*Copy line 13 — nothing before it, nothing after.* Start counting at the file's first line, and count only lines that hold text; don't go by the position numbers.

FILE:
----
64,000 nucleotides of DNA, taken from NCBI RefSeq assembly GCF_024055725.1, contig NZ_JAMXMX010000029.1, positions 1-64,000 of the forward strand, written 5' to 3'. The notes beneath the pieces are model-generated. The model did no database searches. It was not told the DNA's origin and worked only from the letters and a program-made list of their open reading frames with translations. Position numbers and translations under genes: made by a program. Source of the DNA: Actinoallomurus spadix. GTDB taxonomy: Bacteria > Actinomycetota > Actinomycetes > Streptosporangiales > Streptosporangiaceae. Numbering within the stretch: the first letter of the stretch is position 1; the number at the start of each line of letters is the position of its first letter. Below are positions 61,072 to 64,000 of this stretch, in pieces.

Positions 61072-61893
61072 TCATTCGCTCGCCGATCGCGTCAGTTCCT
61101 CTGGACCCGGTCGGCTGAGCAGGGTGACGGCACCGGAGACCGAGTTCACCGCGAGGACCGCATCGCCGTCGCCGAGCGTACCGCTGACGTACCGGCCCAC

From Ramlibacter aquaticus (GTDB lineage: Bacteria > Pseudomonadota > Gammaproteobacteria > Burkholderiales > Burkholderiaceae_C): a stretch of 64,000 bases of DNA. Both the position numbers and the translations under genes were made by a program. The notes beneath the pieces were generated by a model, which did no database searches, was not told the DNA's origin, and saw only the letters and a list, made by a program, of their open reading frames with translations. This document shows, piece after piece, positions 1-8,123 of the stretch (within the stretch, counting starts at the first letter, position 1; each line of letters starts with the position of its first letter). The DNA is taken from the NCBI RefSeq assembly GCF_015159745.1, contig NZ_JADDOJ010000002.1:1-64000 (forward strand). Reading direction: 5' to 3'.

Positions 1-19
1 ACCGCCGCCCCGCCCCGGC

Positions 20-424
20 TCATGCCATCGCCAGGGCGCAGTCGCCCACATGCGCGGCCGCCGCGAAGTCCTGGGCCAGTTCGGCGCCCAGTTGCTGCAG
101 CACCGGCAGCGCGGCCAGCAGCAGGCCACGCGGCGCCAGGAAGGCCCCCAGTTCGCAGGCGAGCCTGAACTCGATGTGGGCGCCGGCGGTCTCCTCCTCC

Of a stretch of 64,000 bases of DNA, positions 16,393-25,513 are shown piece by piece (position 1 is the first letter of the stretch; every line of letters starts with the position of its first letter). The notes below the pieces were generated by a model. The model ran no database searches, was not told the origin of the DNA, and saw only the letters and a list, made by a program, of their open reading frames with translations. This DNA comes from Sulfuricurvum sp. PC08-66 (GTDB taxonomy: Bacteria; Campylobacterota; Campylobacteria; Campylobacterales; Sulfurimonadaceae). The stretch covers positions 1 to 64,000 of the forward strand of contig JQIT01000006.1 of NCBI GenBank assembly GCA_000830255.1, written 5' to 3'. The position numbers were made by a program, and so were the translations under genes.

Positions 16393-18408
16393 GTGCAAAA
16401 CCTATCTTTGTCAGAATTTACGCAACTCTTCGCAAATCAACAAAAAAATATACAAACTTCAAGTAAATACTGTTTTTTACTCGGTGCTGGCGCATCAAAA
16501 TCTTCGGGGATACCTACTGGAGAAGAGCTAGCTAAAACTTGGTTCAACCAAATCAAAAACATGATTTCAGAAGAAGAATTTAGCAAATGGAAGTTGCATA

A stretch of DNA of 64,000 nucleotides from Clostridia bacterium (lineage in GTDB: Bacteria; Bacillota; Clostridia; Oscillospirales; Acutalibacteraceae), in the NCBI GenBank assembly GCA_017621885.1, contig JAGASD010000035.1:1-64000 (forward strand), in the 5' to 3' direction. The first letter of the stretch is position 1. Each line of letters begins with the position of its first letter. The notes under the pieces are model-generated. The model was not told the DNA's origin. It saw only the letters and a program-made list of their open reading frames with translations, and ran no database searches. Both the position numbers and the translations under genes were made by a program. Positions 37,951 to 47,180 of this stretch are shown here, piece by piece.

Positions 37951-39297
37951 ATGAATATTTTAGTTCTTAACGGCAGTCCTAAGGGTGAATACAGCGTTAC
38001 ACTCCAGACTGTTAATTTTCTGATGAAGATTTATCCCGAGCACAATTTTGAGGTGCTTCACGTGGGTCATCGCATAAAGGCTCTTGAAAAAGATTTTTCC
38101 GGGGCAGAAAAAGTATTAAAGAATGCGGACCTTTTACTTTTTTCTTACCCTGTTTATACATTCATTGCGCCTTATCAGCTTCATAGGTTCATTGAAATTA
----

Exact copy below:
16393 GTGCAAAA